AUSTIN (Nexstar) — The Texas Department of State Health Services unveiled its plan for COVID-19 vaccine distribution Monday.

DSHS’ plan was submitted to the Centers for Disease Control on Friday, and changes will be made along the way once a vaccine has officially been approved and distribution begins. It was developed, in part, using lessons learned from the H1N1 vaccine distribution.

“It’s good to use our experience from the 2009 H1N1 pandemic,” said Dr. John Carlo, on the Texas Medical Association’s COVID-19 Task Force, “Although I will say this is going to be a much different plan, because it’s a much different virus.”

Part of those differences include prioritizations and the course of shots. Most vaccine trials right now will require two doses, versus just the one dose of the H1N1 vaccine.

The health department concluded the best model for distribution would be public/private partnership, which was used with the 2009 H1N1 vaccine. Health providers will specify the number of vaccines needed, along with demographics. In turn, DSHS will coordinate the distribution of the vaccine and communicate with distribution centers across the state.

Healthcare providers can register to distribute the COVID-19 vaccine on DSHS’ web portal.

DSHS Commissioner Dr. John Hellerstedt announced the plan at the state’s Task Force on Infectious Disease Preparedness and Response’s virtual meeting Monday.

The vaccine will first go to vulnerable and frontline populations, which include healthcare workers, residents in long-term care facilities, people who have underlying health conditions and people who are 65 years and older.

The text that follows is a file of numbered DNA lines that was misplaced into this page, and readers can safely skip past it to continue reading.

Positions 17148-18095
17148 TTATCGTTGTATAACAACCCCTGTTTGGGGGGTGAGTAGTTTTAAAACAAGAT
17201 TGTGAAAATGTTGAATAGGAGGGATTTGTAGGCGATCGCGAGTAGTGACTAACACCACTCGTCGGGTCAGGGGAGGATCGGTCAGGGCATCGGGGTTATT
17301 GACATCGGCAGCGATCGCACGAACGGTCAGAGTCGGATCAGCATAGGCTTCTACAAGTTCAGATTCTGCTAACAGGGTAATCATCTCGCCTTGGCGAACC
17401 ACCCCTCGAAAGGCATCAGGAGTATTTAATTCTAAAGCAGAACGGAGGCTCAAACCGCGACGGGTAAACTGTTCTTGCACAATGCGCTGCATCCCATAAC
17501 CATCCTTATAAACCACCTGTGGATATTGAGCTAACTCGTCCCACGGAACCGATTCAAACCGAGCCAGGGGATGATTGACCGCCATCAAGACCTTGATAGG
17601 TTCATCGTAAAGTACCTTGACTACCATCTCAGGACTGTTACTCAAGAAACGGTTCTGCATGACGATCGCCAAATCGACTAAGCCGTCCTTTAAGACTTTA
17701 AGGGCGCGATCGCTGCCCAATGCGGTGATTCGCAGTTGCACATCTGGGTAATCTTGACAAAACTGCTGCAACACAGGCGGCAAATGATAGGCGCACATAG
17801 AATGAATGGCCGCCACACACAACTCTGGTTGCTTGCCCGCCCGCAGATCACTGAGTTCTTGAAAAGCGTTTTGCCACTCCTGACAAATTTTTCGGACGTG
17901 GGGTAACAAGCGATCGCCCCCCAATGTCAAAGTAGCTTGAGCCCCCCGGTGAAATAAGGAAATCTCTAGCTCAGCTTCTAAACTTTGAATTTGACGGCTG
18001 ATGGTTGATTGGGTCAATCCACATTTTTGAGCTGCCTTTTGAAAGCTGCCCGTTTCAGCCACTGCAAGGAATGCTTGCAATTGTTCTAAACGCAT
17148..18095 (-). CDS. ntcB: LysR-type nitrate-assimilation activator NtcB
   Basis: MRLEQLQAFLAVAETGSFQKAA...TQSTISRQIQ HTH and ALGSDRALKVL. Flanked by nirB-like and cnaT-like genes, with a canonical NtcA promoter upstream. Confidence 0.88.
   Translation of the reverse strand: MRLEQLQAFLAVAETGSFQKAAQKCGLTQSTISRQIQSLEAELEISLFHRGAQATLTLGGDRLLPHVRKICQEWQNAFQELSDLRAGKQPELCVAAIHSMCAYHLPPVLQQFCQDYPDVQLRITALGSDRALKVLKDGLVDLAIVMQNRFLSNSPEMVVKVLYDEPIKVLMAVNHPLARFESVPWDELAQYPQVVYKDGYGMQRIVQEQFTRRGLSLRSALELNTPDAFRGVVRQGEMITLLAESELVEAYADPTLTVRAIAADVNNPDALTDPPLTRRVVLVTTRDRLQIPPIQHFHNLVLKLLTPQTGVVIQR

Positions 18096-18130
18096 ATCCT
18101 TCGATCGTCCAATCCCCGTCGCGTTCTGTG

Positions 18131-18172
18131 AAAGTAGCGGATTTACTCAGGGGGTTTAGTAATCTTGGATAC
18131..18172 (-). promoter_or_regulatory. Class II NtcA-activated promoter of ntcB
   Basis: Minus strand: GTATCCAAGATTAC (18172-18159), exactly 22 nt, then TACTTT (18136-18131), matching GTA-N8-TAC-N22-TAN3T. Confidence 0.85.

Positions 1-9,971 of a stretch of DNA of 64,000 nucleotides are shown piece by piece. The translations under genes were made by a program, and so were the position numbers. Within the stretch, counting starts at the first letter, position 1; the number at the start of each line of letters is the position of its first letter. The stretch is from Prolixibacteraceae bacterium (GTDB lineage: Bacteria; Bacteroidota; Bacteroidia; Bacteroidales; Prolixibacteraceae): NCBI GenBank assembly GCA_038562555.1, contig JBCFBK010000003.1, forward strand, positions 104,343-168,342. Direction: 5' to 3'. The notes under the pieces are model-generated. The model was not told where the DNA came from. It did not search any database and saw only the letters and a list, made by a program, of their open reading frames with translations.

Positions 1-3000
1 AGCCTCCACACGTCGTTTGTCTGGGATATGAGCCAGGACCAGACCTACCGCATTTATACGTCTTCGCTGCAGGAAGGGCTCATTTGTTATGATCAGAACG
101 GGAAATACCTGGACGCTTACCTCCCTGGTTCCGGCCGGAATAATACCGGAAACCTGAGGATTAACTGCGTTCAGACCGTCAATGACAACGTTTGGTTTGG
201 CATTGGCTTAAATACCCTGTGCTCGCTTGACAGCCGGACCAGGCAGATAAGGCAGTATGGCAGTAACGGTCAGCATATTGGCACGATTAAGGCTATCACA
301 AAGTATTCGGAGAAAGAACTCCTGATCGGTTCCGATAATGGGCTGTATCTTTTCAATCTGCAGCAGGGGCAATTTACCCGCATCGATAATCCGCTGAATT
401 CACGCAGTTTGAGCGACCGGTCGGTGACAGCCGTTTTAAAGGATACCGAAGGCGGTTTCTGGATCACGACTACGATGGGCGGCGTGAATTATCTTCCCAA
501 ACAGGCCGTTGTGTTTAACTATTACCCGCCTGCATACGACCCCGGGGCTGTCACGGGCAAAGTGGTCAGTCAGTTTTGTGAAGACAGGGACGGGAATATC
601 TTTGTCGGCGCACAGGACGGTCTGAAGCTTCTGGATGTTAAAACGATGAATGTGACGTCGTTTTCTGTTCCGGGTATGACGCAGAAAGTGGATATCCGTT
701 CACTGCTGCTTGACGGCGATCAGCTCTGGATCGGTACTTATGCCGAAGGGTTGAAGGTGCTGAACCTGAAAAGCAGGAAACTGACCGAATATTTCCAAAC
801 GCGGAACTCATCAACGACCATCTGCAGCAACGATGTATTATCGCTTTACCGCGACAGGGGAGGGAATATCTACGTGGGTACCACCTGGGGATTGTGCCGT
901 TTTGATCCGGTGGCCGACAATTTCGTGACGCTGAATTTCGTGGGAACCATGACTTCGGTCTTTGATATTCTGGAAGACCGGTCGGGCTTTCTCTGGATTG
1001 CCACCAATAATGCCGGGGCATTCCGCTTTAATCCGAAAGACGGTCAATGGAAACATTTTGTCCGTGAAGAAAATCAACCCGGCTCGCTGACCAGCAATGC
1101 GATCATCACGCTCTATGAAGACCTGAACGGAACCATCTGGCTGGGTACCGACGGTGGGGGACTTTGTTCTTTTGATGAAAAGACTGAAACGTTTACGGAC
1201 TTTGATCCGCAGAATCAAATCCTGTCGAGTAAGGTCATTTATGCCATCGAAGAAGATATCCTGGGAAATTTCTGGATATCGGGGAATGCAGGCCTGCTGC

“Enough vaccines to be available to the general public is probably many months away,” Dr. Hellerstedt said.

In addition to the physical distribution of the vaccines, another crucial part of the distribution process will be communication. That’s another lesson learned from the H1N1 vaccine distribution process.

“Changes in priority groups were confusing to the public and health care providers, and the communication was challenging,” Imelda Garcia, with DSHS’ Division for Laboratory and Infectious Disease Services, explained.

The state plans to purchase ads on TV, radio, and digital platforms, including social media to promote the safety and efficacy of the vaccine, once it’s available.

“This is probably going to be our biggest challenge, our biggest issue, and one that’s going to require, I think, the biggest degree of collaboration, and partnerships from really a wide wide expansive of the different communities that that’s this, the state is consisting of. We have to build that trust,” Dr. Carlo said.